The journalists found out how fake news affect the electoral process from Petru Macovei, the Executive Director of the Association of Independent Press. They reviewed the most popular fakes both in the national and in the international media, and discussed about the impact of fake news on the election campaign.

Carmen Mușat, expert in political communication from Romania spoke about media manipulation tactics and techniques, used by politicians in election campaigns.

“Dear colleagues, be smart! Do not let them buy and manipulate you. Check each piece of information from three sources; show them you are the power and that you are the ones to call things by their names. For the rest, I wish you strength at work and, watch out, everyone will tell you that you are the best and the smartest, so that you write what is best about everyone. Write only what you feel and believe is the best,” says Carmen Mușat’s message.

The ex-Chairperson of the Latvian Central Election Commission Arnis Cimdars spoke to the participants about the experience of the institution he used to lead in communicating with the media and recounted about the electoral processes in his country.

“The information about the elections must be published beyond a journalist’s daily practice. If usually the most important thing is to edit and publish the information as soon as possible, in case of elections, one must first get convinced that the information is truthful and correct, even if this takes more time. Because if a media outlet does check the information but another one does not, the voter gets two different news items and, as a result, the one who wanted to denigrate the ballot wins. It is very important for the perfect elections to be the priority not only of the Central Election Commission, of the police, of the state, or even of the journalists but for this to become the personal concern of each of us, the voters,” believes Arnis Cimdars.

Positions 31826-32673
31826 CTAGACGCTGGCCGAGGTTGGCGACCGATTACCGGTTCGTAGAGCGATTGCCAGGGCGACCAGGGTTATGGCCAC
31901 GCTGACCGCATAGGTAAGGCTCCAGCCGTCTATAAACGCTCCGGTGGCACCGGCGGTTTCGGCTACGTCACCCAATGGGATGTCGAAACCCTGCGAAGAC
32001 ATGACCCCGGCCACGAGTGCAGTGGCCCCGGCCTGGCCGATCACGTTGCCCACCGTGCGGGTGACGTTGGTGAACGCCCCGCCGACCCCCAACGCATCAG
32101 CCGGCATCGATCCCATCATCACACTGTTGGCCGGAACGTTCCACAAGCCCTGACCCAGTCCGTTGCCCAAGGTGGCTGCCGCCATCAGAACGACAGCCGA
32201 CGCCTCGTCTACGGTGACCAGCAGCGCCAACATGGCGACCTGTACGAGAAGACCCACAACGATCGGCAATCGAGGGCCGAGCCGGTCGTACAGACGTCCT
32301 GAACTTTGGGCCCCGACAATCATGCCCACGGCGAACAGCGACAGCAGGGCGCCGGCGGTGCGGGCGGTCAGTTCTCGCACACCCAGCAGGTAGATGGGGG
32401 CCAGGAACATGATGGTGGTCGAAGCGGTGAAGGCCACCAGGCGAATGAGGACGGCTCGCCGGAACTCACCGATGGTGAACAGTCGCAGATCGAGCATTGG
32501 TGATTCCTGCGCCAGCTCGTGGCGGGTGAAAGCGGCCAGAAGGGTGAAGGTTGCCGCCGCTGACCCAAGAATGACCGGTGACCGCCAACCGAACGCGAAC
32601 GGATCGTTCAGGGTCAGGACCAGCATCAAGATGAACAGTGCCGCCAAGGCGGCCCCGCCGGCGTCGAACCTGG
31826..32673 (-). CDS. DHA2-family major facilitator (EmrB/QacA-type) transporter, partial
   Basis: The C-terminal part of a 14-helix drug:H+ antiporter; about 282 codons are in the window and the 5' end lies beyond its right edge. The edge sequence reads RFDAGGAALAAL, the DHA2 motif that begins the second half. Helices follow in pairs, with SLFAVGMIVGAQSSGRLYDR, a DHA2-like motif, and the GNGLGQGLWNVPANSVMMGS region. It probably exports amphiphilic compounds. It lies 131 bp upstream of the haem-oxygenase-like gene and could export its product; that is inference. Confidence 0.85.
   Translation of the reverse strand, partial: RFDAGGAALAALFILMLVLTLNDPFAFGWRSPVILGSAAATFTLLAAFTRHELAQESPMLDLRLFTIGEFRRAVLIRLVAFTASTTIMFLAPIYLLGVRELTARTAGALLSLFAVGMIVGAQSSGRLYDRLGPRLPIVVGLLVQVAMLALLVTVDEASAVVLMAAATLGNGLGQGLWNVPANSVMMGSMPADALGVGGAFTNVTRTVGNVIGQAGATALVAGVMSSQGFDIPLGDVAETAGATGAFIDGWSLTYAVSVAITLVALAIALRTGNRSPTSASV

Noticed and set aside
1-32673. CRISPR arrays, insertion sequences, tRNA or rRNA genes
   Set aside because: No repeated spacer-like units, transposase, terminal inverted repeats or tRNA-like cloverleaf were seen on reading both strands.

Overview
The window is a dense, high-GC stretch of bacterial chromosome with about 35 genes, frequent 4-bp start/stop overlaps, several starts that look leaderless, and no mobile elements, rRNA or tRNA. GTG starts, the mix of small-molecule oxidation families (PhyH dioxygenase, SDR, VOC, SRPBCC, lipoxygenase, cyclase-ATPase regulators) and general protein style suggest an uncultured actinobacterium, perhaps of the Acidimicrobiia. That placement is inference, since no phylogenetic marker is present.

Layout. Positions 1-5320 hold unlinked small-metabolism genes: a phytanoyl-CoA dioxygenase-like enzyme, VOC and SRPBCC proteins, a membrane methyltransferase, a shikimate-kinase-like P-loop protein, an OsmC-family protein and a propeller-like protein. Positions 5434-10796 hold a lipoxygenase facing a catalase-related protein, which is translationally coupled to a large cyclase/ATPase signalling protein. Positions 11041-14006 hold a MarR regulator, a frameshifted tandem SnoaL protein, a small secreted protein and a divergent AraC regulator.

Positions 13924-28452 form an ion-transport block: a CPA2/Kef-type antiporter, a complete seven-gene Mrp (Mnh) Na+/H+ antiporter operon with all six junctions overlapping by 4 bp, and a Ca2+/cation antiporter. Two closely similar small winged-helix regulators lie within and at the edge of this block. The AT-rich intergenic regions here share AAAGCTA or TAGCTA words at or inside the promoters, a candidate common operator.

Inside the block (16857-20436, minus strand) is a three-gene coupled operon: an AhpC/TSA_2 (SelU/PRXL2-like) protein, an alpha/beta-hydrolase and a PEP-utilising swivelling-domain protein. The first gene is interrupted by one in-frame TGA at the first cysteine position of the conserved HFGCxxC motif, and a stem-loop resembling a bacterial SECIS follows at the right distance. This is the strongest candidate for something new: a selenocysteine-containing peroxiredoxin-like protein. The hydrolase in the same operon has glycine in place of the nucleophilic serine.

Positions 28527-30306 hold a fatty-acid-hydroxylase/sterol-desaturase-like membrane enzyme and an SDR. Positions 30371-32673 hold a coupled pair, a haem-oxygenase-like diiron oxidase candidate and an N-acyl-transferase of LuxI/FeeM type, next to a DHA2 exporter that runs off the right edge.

What is next?

On the last day of the Weekend Training: Media and Elections, the teams of CEC and CICDE and the journalists reached the understanding that in the last month of the electoral period i.e. in full election campaign, press clubs and free discussions with the journalists would be weekly organized at CEC’s premises, so that journalists ask all the questions arisen along the way and receive direct answers from those responsible for the organization of the elections.

“Weekend Training: Media & Elections” was organized by the Central Electoral Commission and the Centre for Continuous Electoral Training under the project “Enhancing democracy in Moldova through inclusive and transparent elections,” implemented by UNDP Moldova and funded by the US Agency for International Development (USAID), the British Embassy in Chisinau through the Good Governance Fund, and the Dutch Embassy through the Matra Program.